Historical records matching Harry Lane, U.S. Senator
About Harry Lane, U.S. Senator
Harry Lane (August 28, 1855 – May 23, 1917) was an American physician and politician in the state of Oregon. A native of the state, he worked as the head of the state insane asylum before entering local politics and served as mayor of Portland. A Democrat, he then served as United States Senator from 1913 until his death in 1917.
Early life and education
Harry Lane was born in Corvallis, Oregon on August 28, 1855, son of Eliza Jane and Nathaniel Lane. He was the grandson of Oregon politician Joseph Lane and a nephew of Oregon U.S. Representative Lafayette Lane. After attending the local schools he attended Willamette University in Salem where he graduated in 1876. In 1878, he earned a medical degree from Willamette's medical school and then continued his medical education with postgraduate work at the College of Physicians and Surgeons in New York City.
Lane returned to the West Coast after completing his education in New York and began a medical practice in San Francisco. He returned to Oregon and practiced medicine in Portland. In 1887, Lane became the superintendent of the Oregon State Insane Asylum (now the Oregon State Hospital), remaining as the director of the facility until 1891. He also was the Oregon Medical Society's president.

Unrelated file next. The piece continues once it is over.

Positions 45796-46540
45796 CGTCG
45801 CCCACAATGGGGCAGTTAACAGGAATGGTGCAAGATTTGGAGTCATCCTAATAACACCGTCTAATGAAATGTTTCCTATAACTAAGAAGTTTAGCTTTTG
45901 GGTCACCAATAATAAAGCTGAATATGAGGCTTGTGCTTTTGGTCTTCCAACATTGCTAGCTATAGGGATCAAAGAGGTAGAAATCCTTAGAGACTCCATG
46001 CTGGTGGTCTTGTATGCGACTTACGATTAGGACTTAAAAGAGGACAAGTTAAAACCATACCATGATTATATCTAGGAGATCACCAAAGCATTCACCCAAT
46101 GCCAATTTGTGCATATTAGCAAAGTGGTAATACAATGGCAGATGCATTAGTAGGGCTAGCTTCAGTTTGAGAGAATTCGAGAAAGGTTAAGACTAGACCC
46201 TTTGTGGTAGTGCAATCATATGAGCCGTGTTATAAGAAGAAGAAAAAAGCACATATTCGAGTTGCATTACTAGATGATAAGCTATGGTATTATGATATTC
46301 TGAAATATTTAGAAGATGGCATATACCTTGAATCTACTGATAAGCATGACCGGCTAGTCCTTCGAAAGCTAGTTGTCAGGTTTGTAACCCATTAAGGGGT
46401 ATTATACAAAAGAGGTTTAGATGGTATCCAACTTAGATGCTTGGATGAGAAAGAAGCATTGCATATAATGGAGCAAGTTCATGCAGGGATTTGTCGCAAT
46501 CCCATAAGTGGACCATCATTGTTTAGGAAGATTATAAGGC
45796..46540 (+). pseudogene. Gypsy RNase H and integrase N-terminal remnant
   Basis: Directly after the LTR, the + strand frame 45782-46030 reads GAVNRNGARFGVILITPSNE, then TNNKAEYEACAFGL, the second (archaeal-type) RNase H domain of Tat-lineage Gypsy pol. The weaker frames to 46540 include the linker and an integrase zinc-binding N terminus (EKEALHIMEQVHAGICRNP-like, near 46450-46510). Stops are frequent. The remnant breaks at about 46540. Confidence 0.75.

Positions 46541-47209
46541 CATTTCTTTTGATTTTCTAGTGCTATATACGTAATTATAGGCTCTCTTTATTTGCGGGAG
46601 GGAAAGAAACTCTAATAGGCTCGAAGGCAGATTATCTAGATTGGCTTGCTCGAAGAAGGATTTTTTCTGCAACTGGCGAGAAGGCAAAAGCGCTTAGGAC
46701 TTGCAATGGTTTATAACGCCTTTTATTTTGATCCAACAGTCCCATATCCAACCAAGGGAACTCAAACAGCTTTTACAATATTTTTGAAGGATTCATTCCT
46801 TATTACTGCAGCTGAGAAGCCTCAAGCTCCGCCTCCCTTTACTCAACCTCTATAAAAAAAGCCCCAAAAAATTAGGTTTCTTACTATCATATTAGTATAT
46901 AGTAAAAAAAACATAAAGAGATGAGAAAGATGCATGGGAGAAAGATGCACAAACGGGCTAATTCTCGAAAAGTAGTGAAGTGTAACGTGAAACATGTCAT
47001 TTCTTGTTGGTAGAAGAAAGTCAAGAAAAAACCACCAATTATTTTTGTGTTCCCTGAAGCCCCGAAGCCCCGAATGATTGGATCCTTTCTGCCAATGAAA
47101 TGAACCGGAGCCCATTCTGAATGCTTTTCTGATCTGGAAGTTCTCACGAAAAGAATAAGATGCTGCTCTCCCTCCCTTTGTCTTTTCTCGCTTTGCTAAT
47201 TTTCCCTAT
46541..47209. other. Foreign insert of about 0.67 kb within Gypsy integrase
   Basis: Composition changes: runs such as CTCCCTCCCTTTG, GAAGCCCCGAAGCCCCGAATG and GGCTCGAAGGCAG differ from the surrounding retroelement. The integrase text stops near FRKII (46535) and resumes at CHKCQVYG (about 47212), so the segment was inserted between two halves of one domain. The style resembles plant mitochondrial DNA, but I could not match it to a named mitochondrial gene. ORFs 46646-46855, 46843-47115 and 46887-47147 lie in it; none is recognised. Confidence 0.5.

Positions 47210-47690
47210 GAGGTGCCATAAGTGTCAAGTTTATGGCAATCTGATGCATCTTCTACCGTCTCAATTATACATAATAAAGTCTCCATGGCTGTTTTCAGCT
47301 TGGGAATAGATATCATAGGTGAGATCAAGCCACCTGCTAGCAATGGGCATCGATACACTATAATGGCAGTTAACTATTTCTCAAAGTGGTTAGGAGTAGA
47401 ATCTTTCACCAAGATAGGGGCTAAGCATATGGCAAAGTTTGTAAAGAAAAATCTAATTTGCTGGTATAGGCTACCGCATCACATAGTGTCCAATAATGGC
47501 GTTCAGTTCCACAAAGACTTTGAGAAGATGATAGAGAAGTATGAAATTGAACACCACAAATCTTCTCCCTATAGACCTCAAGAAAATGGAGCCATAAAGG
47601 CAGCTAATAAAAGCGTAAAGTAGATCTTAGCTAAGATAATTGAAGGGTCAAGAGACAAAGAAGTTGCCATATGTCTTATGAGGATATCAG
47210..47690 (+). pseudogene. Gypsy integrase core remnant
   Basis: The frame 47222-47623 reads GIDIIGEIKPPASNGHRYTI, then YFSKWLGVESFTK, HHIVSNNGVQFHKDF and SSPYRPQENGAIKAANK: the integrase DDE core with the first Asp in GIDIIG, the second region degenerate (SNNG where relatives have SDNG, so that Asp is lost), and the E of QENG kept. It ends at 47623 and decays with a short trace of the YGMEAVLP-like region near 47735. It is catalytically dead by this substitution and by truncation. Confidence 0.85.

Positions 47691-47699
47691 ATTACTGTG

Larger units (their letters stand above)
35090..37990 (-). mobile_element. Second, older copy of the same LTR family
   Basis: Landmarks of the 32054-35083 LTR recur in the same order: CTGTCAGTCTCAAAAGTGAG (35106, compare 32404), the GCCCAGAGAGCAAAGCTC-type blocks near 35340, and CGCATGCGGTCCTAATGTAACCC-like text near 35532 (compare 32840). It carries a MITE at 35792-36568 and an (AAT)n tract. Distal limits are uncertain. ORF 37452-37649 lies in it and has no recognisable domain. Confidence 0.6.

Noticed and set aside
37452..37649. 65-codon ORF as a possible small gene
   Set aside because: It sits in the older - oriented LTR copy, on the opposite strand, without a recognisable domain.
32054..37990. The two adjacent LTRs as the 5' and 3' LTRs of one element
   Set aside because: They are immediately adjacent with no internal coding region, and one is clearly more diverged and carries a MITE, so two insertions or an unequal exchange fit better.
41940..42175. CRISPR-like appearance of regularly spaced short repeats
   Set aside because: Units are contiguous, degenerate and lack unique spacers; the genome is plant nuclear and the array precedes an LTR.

In 1905, he was elected mayor of Portland and served one four-year term. While mayor, at the end of the Lewis and Clark Centennial Exposition, he advocated for a "permanent rose carnival", leading him to be called the "Father of the Portland Rose Festival", which continues today. Also on April 1, 1908 he swore in Lola Baldwin as the first female police officer of the Portland Police Bureau (and the first in the United States). In 1912, he was elected to the United States Senate as a Democrat and began serving on March 4, 1913. Lane was the last Senator from Oregon elected by the Oregon Legislative Assembly.
While in Congress he served on the Committee on Forest Reservations and Game Protection and the Committee on Fisheries. During World War I he opposed U.S. involvement in the war, and took action in Washington to prevent U.S. support to eventual allies Great Britain and France. These actions, including participating in a filibuster to block passage of the Armed Neutrality Bill, led to calls for his recall from office by Oregonians in March 1917. Before any recall, Lane suffered a nervous breakdown and died in office while in San Francisco on May 23, 1917. Harry Lane was buried at Lone Fir Cemetery in Portland and Charles L. McNary was appointed to finish Lane's term.